Tonight, a French friend sent sent me an email expressing his disappointment about the fact that a Eurodistrict comprising the French (Euro-)city Strasbourg and the German regional authority Kehl, which will be officially created by officials from both parties at a signing ceremony tomorrow afternoon, is falling far short of the enthusiasm it was conceived with (some details by Reuters (in French)).
During the heyday of the latest Franco-German governmental rapprochement in early 2003, Chancellor Schröder and President Chirac signed a declaration calling for new forms of European institutional cooperation. But lacking consistent ideational support from the two governments, the regional authorities were unable to overcome different administrative practices, legal concerns, and – problems to fund a bridge. Thus, they will not establish a new form of supranational institution but rather “just another” council for regional cross-border cooperation. And they won’t get a new bridge.
Sad as this is, my friend’s real concern is not the Eurodistrict itself, but what the French and German political elites’ apparent unwillingness to give a difficult but important symbolic project the kind of political backing it needs could mean for the Franco-German relationship in general.
This is an important and timely question, given that Franco-German quarrels about important political issues ranging from CAP to industrial policy to such supposedly mundane questions like the appointment of the new CEO for Airbus Industries have been masked by a superficial rethoric of cooperation. It is all the more important because France’s position in Europe has been weakened by what one might call self-absorbed politics of President Chirac while Germany will likely become more Atlantist again under the incoming Chancellor Merkel.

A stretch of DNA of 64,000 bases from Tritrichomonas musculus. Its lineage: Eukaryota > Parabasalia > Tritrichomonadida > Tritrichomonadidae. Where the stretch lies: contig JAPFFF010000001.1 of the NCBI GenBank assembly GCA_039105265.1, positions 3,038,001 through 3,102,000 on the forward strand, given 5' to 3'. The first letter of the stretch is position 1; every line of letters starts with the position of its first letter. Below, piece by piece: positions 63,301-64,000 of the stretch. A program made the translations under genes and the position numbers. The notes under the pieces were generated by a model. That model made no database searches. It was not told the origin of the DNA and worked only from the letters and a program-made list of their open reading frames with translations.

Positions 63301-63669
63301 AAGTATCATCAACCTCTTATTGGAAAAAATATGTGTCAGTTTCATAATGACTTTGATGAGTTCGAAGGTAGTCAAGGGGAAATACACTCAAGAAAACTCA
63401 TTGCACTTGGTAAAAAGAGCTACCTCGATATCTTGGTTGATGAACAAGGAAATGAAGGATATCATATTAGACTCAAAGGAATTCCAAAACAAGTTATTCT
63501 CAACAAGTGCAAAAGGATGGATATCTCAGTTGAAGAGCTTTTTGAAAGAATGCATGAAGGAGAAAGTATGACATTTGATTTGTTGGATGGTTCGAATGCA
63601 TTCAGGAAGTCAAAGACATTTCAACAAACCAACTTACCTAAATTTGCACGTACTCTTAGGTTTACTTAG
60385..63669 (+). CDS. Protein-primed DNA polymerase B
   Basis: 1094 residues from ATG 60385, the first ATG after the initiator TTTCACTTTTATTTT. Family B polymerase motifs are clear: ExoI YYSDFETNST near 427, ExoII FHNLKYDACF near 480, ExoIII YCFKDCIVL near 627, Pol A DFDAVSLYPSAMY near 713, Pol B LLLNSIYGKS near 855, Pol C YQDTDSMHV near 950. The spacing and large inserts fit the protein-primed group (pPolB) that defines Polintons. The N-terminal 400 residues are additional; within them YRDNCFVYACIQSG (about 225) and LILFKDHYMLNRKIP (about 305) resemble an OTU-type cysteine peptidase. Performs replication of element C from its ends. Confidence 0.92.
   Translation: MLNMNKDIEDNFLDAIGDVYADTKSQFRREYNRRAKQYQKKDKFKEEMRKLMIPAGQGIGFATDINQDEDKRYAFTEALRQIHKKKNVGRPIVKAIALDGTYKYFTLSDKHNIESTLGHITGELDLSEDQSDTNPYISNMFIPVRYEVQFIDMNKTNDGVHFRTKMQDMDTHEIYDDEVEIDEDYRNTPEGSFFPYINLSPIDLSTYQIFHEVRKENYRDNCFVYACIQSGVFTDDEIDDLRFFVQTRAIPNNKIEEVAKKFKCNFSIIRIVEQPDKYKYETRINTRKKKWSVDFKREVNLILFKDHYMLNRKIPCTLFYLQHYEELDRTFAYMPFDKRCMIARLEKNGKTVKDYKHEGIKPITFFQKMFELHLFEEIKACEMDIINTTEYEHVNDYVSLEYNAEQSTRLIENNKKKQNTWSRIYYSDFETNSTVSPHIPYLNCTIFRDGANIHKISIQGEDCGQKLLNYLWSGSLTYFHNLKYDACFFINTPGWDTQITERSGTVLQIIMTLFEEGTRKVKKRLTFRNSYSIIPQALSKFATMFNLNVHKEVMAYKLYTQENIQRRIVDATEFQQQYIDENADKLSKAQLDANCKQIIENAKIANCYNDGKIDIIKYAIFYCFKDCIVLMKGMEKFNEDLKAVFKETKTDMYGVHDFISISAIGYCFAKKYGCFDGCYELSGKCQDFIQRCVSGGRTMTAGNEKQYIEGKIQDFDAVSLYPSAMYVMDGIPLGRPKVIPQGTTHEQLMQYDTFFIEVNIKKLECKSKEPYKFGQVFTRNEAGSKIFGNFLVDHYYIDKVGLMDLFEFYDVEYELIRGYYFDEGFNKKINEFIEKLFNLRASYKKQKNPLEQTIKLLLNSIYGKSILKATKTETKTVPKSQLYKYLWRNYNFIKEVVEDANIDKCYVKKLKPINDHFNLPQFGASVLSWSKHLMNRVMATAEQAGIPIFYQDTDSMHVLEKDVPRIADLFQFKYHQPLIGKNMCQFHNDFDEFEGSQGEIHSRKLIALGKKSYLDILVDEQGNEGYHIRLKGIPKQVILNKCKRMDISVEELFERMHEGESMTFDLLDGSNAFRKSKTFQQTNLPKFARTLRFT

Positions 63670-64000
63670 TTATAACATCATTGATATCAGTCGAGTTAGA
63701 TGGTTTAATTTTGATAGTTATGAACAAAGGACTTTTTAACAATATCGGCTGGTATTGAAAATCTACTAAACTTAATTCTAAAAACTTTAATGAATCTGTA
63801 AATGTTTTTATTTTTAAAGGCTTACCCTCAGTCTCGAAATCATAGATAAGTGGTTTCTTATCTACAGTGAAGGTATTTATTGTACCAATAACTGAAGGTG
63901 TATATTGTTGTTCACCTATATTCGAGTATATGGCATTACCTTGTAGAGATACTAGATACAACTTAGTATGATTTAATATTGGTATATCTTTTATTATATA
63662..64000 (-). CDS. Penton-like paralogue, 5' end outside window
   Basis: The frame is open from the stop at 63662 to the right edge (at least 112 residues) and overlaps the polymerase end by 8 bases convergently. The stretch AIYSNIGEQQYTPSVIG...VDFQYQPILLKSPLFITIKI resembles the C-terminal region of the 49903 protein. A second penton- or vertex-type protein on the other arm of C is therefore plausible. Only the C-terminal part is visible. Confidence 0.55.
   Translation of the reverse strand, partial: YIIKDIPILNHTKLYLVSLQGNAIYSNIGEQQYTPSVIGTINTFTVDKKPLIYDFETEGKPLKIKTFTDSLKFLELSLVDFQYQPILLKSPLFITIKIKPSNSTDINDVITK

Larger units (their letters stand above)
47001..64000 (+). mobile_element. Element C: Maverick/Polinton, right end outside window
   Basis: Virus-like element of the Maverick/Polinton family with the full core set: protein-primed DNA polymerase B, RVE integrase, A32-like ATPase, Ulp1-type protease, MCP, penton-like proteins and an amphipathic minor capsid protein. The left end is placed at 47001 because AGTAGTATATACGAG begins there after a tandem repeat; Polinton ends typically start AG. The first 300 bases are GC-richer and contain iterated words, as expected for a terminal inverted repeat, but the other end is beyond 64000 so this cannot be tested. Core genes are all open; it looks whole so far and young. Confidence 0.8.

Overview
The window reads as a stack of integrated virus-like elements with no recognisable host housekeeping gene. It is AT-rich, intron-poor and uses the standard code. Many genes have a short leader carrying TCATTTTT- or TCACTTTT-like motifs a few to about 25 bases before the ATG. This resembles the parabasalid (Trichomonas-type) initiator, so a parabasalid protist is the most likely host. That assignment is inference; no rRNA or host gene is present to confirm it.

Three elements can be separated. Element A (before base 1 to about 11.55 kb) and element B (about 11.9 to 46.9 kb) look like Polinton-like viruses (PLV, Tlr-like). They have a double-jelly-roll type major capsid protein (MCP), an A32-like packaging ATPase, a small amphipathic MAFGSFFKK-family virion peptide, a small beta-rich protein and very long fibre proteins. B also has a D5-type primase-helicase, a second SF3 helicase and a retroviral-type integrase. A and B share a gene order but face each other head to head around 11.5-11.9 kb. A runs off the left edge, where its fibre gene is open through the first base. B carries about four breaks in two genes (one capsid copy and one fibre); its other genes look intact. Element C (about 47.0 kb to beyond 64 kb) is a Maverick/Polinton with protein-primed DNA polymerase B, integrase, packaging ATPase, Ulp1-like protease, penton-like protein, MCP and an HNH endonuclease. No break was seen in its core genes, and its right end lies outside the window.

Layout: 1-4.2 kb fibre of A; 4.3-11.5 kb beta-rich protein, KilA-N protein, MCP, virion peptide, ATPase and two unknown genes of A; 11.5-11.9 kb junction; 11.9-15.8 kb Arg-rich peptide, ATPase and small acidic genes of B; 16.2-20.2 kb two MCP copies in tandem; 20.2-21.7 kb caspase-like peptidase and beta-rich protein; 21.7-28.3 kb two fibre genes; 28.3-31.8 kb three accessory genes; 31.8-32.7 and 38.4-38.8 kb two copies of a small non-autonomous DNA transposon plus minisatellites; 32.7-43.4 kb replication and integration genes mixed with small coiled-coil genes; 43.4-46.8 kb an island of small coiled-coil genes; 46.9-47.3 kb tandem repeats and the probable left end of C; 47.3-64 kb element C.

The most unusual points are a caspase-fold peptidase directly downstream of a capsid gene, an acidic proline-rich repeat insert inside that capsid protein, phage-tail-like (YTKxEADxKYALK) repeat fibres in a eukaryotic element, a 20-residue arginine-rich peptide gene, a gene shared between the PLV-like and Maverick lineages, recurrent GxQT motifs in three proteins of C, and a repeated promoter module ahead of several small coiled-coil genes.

Moreover, if not even the time-tested Franco-German alliance has enough energy these days to jump start even regional multilateralism, what does mean for the two countries, for Europe, and the EU, as a whole?
My friend’s answer is pessimistic for the time being. He is sad to have to conclude that, for all the amitié Franco-Allemande has achieved over the decades, there is apaprently still not enough “fundamental trust” to overcome the inertia caused by institutionlised “national demons.”
Of course, trust is a term that is not easy to define (should it only be used for non-calculative relations, and what are those?), it’s not hard to understand what is meant by “lack of trust” looking at the way the French and German polities currently interact, eg the French government not “trusting” a German CEO for Airbus.
But I doubt that the two peoples still feel this way, and thus I wonder to which extent any perceived lack of “trust” is really a matter of the political institutions’ micro-institutionalisms and based on differences in organisational systems. Given the more structured way the French polite elite is educated, this could be a bigger problem in France than in Germany, where a cab driver is still the acting Foreign Minister. Just as business school and network socialisation are, I believe, partly to blame for the excesses of American CEOcracy, the effects of ENA on the French polity’s way to look at Europe should not be underestimated. It would be unfair to blame that on the people.
And before I forget it: Allez les Bleus!